Pompeii offers a smooth transition from mainland tour of Italy to Sicily
Sometimes history can be one of a country's largest draws for tourists, and that is certainly the case in Pompeii, Italy. A longtime staple of Italy tours, the lost city attracts millions of visitors every year largely due to its unique past. The famed eruption of Mount Vesuvius that buried the city in ash has made Pompeii one of the few places on earth where you can directly experience the impact such a geologic event can have on society.
Vesuvius, whose 4,200-foot peak still looms in the distance, remains an active volcano to this day, but it was its eruption in 79 AD that earned it a place in history. That explosion was so powerful it quickly buried Pompeii in a pyroclastic flow, killing an estimated 16,000 people. In fact, it all happened so fast many of the victims had no time to flee, resulting in their bodies being preserved in the ash.
Because of the eruption, Pompeii has attracted substantial attention from the archeological community as well. Many of the city's building were maintained by the ash and as a result, tourists can see Pompeii much as it was thousands of years ago during the height of the Roman Empire. Landmarks such as the ruins of the Temple of Jupiter and the Garden of the Fugitives are particularly impressive sites.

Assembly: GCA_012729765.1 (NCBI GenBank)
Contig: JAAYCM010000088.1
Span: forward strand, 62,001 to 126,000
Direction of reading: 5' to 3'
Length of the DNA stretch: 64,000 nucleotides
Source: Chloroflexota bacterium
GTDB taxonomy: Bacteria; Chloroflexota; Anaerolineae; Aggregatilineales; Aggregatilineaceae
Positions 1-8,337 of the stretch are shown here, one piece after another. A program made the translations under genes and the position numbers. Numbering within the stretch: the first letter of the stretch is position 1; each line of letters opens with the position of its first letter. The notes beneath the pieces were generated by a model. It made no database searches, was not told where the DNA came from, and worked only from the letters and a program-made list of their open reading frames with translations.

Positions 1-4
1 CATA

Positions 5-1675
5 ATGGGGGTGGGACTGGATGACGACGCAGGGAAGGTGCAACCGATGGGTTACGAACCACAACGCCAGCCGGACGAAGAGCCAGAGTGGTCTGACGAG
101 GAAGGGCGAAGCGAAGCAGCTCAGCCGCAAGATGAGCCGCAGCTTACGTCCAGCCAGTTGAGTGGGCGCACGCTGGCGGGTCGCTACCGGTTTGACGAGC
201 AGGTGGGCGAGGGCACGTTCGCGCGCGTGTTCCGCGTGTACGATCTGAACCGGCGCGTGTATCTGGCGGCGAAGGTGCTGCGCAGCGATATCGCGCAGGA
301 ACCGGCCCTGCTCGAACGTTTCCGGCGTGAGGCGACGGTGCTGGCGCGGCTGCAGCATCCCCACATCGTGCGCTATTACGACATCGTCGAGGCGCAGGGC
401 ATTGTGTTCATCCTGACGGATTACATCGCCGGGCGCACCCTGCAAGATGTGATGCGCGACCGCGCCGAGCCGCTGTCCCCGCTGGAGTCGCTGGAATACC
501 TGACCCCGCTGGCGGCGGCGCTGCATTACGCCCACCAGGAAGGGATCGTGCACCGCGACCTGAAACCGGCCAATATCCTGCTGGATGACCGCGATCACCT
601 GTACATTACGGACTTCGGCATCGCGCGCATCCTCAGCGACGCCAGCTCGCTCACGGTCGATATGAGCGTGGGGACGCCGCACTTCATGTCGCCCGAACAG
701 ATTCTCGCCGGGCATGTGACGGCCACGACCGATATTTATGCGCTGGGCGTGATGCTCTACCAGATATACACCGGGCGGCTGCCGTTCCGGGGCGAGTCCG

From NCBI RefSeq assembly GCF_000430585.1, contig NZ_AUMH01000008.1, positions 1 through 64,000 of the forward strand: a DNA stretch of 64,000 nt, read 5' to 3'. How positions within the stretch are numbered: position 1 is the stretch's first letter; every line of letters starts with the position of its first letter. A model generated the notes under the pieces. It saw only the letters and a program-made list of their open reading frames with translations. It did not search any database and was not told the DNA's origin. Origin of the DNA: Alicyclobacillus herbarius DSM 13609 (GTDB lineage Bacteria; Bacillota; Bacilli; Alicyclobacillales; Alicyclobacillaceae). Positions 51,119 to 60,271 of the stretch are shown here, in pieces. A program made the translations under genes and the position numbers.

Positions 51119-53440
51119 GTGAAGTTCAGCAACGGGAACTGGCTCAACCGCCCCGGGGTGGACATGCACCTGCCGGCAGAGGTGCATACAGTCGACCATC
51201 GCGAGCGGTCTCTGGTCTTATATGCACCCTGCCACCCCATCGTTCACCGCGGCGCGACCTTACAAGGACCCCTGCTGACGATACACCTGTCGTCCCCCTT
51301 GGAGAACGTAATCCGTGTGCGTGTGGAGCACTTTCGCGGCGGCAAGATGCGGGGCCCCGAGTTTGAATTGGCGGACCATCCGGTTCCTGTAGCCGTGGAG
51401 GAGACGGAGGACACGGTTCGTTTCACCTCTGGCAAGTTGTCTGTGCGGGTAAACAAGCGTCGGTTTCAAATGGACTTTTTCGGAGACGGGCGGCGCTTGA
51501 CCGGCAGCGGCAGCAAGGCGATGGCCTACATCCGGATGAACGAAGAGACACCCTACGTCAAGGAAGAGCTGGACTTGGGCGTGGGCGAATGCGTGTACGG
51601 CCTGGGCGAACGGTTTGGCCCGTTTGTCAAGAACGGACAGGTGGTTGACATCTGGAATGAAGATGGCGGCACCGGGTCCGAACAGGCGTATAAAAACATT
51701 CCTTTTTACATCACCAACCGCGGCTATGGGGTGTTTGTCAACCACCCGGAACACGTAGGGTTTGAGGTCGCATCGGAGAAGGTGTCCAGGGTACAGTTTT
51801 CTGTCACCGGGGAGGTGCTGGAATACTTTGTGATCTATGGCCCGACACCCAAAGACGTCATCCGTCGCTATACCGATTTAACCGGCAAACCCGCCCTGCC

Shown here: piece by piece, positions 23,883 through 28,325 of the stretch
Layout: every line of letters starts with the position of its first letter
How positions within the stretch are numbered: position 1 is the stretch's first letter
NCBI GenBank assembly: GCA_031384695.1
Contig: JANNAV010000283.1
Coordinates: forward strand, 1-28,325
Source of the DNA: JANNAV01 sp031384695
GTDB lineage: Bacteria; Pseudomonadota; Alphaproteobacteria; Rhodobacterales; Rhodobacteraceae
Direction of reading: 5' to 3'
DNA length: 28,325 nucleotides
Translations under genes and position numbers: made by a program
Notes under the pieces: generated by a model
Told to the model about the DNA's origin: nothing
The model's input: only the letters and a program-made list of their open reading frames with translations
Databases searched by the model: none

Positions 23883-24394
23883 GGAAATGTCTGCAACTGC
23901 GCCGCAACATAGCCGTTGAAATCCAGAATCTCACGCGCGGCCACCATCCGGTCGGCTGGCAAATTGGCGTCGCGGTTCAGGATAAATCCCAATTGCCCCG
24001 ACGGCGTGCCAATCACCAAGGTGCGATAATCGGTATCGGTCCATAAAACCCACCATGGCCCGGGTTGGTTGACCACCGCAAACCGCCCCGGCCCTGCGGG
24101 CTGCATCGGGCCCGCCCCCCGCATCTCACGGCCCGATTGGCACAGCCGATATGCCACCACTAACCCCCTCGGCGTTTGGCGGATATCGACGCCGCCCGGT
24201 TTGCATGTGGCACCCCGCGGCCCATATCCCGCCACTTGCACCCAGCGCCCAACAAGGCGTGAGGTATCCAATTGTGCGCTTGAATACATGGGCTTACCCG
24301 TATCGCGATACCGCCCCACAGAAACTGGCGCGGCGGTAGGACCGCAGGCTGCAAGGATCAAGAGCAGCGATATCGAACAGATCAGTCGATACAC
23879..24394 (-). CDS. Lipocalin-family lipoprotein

Pompeii's location in the southern part of Italy also makes it easy to transition to a tour of Sicily. The largest island in the Mediterranean Sea, Sicily is a popular tourist destination in its own right, whether you want to visit centuries-old buildings or relax on pristine beaches. Some of its most widely visited spots include the Greek building Valle dei Templi and cities such as Palermo and Syracuse.